serendipitous, adj.

 a. Of persons: having the faculty of making happy and unexpected discoveries by accident.

 b. (The more usual sense.) Applied to discoveries, meetings, etc., of this kind.

Malcolm has, as you will see, already been at Simpson and Weiner’s wonderful device.

That was prompted by somehow calling up wikipedia’s front page and getting this:

Wikipedia claims 3,953,343 articles in English — though by the time you hit on this blog-post, the number will have varied.

This set Malcolm musing on the chances of a single article out of that number turning up, by chance, and relating to something just a few miles down the road from Wells (see previous posts here). And also on something so … well … irrelevant.

Go to the site of this “Blakeney Chapel” (which was in Cley, anyway), and you’ll find … nothing. It’s gone. Lost and gone forever.

Now don’t come over all sentimental and maudlin. Just because something may be old does not make it interesting.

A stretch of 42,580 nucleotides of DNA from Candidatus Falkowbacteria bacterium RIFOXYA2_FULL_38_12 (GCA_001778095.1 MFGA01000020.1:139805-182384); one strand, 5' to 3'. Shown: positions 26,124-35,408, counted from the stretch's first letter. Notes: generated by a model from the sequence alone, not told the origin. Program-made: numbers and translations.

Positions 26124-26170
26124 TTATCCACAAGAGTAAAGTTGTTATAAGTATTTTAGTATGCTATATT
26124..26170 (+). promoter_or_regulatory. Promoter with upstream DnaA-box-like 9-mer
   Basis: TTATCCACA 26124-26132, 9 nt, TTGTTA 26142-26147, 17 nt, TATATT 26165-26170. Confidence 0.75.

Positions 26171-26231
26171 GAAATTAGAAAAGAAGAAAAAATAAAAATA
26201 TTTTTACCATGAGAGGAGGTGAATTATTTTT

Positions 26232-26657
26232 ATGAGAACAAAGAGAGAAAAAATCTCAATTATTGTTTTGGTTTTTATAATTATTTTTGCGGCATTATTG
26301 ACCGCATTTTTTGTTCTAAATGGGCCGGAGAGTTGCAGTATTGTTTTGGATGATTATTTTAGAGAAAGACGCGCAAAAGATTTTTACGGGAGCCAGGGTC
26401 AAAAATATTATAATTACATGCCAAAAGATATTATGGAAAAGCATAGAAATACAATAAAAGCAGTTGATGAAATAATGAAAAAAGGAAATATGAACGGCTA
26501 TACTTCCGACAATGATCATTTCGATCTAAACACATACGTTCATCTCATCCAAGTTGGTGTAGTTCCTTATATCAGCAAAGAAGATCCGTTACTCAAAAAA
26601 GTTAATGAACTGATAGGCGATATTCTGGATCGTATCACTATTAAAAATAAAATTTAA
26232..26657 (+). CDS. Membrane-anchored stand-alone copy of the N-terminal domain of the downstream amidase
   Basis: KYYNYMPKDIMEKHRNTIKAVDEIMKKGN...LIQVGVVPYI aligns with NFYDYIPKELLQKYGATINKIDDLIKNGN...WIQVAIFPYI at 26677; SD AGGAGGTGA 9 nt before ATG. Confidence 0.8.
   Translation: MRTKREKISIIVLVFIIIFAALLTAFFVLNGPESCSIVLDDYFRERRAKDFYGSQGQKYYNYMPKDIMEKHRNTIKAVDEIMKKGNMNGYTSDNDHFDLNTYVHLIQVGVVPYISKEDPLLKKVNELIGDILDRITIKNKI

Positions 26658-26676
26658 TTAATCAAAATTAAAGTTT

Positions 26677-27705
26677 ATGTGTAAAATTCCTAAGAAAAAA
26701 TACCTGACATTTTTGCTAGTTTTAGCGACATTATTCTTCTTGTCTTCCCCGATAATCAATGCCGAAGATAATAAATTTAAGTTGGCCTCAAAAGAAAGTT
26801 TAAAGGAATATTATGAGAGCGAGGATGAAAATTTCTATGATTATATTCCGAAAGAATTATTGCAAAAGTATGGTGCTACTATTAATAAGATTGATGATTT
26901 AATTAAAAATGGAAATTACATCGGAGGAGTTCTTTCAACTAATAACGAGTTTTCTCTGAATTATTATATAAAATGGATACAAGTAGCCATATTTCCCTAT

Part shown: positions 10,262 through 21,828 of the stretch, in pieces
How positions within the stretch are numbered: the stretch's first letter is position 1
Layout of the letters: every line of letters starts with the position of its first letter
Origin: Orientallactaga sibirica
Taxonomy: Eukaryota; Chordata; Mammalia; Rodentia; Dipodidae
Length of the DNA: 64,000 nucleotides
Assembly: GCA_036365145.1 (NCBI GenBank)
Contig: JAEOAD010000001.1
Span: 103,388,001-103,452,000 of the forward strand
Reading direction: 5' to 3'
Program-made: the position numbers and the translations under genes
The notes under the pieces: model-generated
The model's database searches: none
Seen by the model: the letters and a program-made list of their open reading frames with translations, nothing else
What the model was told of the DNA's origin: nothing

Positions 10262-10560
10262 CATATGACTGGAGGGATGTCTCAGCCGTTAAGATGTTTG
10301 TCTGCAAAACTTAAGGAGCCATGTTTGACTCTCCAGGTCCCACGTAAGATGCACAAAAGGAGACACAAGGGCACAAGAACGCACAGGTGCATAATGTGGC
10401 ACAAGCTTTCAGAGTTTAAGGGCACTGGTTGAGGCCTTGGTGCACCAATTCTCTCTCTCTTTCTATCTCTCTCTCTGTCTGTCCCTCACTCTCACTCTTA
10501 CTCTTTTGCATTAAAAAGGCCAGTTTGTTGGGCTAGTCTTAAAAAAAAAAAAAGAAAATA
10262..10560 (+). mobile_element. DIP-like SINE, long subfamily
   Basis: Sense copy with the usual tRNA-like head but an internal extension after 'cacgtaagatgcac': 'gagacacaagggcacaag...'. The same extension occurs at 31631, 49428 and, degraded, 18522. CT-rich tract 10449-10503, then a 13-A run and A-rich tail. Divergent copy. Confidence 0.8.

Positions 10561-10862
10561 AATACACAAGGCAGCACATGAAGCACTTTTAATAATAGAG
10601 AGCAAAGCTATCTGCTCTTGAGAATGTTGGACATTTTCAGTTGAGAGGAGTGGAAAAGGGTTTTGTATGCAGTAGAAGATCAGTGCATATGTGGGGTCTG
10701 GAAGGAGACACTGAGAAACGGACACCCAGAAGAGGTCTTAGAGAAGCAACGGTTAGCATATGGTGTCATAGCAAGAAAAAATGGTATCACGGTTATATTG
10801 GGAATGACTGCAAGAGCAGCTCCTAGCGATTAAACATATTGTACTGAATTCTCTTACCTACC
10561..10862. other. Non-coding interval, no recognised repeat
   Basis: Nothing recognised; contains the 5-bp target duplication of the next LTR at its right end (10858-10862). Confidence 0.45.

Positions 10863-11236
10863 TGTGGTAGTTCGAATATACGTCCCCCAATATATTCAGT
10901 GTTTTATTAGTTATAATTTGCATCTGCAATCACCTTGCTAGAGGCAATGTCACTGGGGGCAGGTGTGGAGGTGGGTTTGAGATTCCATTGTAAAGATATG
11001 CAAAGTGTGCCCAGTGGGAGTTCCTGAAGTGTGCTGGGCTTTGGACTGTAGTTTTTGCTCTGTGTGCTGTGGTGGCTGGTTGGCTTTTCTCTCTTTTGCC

Blakeney Chapel was a spot on a map, a place to aim your walk towards, to pass by, and then to look for something more worthwhile and rewarding.

Whatever the place ever was, there is absolutely no evidence it was a chapel.

That shouldn’t worry any Norfolkman, who can invent and re-invent history at will. After all, Malcolm recalls that, half a century or so back, he was once assured that Warham Camp (which is of some interest) was where Oliver Cromwell fought and beat Julius Caesar.

Were that the case, it would make this ring-fort very interesting indeed.


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Filed under History, Norfolk, reading, Wells-next-the-Sea

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